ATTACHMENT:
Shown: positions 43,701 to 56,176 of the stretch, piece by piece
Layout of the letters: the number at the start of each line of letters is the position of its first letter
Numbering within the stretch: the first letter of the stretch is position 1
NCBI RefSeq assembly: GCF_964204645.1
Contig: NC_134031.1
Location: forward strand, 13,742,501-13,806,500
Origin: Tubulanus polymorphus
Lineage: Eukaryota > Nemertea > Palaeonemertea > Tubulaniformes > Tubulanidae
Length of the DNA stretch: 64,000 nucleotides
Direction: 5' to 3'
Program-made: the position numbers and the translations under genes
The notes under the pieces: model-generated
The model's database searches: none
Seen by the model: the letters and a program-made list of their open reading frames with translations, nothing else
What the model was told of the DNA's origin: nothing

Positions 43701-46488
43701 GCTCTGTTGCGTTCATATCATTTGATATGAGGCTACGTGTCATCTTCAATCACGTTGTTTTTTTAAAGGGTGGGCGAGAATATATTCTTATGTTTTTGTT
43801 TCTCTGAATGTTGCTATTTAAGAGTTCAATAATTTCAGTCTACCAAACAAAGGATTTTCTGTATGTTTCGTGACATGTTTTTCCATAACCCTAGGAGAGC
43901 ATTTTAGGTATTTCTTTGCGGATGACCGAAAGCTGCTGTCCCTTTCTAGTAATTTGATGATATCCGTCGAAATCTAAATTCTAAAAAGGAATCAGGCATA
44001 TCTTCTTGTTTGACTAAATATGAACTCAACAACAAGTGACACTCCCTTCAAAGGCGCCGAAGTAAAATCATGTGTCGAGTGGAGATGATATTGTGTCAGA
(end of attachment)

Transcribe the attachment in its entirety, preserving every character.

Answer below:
Shown: positions 43,701 to 56,176 of the stretch, piece by piece
Layout of the letters: the number at the start of each line of letters is the position of its first letter
Numbering within the stretch: the first letter of the stretch is position 1
NCBI RefSeq assembly: GCF_964204645.1
Contig: NC_134031.1
Location: forward strand, 13,742,501-13,806,500
Origin: Tubulanus polymorphus
Lineage: Eukaryota > Nemertea > Palaeonemertea > Tubulaniformes > Tubulanidae
Length of the DNA stretch: 64,000 nucleotides
Direction: 5' to 3'
Program-made: the position numbers and the translations under genes
The notes under the pieces: model-generated
The model's database searches: none
Seen by the model: the letters and a program-made list of their open reading frames with translations, nothing else
What the model was told of the DNA's origin: nothing

Positions 43701-46488
43701 GCTCTGTTGCGTTCATATCATTTGATATGAGGCTACGTGTCATCTTCAATCACGTTGTTTTTTTAAAGGGTGGGCGAGAATATATTCTTATGTTTTTGTT
43801 TCTCTGAATGTTGCTATTTAAGAGTTCAATAATTTCAGTCTACCAAACAAAGGATTTTCTGTATGTTTCGTGACATGTTTTTCCATAACCCTAGGAGAGC
43901 ATTTTAGGTATTTCTTTGCGGATGACCGAAAGCTGCTGTCCCTTTCTAGTAATTTGATGATATCCGTCGAAATCTAAATTCTAAAAAGGAATCAGGCATA
44001 TCTTCTTGTTTGACTAAATATGAACTCAACAACAAGTGACACTCCCTTCAAAGGCGCCGAAGTAAAATCATGTGTCGAGTGGAGATGATATTGTGTCAGA